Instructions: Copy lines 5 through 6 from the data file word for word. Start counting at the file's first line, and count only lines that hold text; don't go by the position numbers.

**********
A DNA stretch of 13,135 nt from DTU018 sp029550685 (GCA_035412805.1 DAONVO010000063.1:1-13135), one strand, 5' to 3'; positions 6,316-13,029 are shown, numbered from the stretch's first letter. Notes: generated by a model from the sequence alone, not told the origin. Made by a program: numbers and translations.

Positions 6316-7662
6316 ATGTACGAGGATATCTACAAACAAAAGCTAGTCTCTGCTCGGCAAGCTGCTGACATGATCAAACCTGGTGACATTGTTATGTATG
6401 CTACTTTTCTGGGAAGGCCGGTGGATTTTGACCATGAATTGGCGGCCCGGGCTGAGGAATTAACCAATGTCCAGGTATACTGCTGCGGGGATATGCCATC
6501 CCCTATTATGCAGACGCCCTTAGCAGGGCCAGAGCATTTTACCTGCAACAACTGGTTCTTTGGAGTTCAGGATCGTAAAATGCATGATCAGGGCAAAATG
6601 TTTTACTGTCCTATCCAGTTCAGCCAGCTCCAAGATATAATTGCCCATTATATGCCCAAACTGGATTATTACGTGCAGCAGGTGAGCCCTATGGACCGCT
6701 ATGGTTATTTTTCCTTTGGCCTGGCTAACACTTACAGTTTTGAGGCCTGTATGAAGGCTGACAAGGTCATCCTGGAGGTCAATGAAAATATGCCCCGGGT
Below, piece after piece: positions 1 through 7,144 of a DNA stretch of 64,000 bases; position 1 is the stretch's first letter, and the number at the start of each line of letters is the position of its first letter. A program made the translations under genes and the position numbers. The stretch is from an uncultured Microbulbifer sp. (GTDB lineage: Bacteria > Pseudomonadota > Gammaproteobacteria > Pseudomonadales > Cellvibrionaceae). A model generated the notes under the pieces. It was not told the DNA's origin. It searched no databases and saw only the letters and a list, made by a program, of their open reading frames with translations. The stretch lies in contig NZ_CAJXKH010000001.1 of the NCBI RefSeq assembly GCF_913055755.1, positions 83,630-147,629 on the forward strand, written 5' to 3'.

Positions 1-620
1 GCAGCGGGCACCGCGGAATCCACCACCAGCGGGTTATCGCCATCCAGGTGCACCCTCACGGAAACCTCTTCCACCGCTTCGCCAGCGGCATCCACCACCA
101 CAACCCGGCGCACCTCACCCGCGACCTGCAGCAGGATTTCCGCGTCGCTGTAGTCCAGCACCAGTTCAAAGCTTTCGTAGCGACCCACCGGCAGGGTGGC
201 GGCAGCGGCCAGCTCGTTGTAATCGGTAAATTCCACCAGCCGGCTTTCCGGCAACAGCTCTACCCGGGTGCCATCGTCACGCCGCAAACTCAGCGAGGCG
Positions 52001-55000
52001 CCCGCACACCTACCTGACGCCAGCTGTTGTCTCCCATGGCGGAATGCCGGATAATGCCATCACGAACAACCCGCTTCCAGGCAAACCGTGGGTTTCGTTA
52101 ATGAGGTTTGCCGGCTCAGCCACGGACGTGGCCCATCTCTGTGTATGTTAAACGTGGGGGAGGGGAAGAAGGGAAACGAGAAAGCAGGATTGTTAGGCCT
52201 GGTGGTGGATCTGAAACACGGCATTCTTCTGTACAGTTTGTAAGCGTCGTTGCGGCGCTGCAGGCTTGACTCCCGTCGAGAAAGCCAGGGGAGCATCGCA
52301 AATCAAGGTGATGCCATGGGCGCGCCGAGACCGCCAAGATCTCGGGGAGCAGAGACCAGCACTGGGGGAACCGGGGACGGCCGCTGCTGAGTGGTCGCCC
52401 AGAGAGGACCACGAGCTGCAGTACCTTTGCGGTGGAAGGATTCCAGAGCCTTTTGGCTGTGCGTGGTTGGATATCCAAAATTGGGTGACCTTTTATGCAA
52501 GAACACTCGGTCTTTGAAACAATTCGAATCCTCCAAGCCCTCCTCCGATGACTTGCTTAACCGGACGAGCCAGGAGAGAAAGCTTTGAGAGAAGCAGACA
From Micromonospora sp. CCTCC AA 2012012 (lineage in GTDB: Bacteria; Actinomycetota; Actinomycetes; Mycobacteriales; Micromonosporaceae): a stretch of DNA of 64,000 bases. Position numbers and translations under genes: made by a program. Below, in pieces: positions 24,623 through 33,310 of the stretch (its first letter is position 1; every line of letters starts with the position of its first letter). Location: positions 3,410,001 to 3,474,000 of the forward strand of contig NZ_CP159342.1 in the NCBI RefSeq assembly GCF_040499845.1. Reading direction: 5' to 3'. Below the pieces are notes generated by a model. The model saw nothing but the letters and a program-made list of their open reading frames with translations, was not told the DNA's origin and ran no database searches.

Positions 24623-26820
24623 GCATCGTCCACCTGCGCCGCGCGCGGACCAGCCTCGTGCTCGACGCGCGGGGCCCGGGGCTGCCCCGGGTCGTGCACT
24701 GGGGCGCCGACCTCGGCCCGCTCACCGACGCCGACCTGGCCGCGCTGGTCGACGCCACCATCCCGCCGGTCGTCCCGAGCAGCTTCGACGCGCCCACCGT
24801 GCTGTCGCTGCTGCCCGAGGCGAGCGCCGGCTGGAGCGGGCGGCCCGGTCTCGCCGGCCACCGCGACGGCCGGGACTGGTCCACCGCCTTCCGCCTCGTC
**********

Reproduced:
6501 CCCTATTATGCAGACGCCCTTAGCAGGGCCAGAGCATTTTACCTGCAACAACTGGTTCTTTGGAGTTCAGGATCGTAAAATGCATGATCAGGGCAAAATG
6601 TTTTACTGTCCTATCCAGTTCAGCCAGCTCCAAGATATAATTGCCCATTATATGCCCAAACTGGATTATTACGTGCAGCAGGTGAGCCCTATGGACCGCT